Emily Silverman grew up in the Miami, Florida area, a creative writer and precocious science nerd who avidly read The Magic School Bus series of illustrated children’s books on human anatomy. The Magic School Bus was her early-life connection to medical storytelling, and her visits to her pediatrician were a prelude to being a future medical podcast host, in which she grilled her doctor on the nuanced ins and outs of her body and health. After a few of those visits, her doctor probably learned to keep the next slot in her schedule open.
Emily was a fan of architecture, writing, and nature’s beauty in general. Ultimately her heart and undergraduate studies at Brown University led her toward the path of medicine, and she landed at Johns Hopkins, which consistently ranks as a top U.S. medical school and is regarded as a peer to Harvard. She won’t tell you any of this in-person, because she practices humility and deference to other experts, perhaps an outward homage her early Jewish grammar school pedigree. Emily is taller than average, has a serious affect when meeting new people, and has a muted yet commanding presence when she enters a room, like Obama. And like Obama, she’s deeply introverted and has to retreat into her own inner world for a day or two after big, people-intensive events.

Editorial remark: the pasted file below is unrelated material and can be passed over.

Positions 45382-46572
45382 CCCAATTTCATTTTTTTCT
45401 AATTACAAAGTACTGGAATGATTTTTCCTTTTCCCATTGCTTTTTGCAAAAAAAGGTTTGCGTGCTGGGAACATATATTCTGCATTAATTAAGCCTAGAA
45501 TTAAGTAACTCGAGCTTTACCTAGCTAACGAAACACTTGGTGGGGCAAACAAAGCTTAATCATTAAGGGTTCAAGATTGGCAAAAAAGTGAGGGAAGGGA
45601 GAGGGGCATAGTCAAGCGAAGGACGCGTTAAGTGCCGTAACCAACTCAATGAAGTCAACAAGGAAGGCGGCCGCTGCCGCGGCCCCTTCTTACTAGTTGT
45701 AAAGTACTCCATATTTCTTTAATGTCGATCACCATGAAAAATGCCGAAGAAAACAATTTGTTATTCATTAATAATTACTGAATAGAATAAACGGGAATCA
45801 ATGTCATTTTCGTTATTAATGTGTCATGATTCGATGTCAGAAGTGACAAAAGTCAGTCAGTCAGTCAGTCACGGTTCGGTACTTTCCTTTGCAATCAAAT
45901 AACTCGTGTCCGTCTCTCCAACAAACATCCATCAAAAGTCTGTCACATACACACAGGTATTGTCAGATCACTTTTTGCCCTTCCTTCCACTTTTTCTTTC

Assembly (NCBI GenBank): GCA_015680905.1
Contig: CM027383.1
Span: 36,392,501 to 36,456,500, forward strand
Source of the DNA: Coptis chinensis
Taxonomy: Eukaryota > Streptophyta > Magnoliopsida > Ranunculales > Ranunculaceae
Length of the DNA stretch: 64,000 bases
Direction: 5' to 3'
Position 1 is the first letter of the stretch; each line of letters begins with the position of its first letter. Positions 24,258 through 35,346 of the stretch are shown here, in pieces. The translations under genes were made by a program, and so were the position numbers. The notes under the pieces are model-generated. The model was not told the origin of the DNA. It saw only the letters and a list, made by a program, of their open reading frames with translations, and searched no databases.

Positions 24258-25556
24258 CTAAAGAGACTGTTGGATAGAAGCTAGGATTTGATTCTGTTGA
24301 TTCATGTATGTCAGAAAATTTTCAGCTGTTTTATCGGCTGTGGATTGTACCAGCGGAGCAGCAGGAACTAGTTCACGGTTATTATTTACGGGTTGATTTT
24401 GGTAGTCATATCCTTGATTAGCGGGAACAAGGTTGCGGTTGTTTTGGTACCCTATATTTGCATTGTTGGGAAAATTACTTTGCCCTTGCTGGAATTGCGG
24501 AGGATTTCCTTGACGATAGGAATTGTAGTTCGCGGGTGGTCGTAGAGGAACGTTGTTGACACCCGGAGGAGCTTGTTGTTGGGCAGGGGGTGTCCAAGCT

Her personality and thought process is like that of so many other famously-effective leaders. She avoids forging ahead without a group consensus, but she also knows when to cut her losses and unilaterally manage. Emily is honest, straightforward – a perfectionist who does exactly what she says she’s going to do exactly when she says she’s going to do it, and she at times finds it difficult to work with people who don’t measure up to those standards. She manages her time meticulously to fit everything in.
That ‘everything’ includes her brainchild, a new medical storytelling organization called The Nocturnists, a title that cleverly points to the suffering medical trainees experience. Her medical specialty is hospital internal medicine, or “hospitalist” for short. Hospitalists typically binge-work so their patients have better continuity of care. They work 7 or 10 long days on, followed by an equal number of days off. It’s a rough hustle, but it’s a schedule that in just under four years has allowed her to expand The Nocturnists from being her personal blog to a nationally recognized podcast and live storytelling show.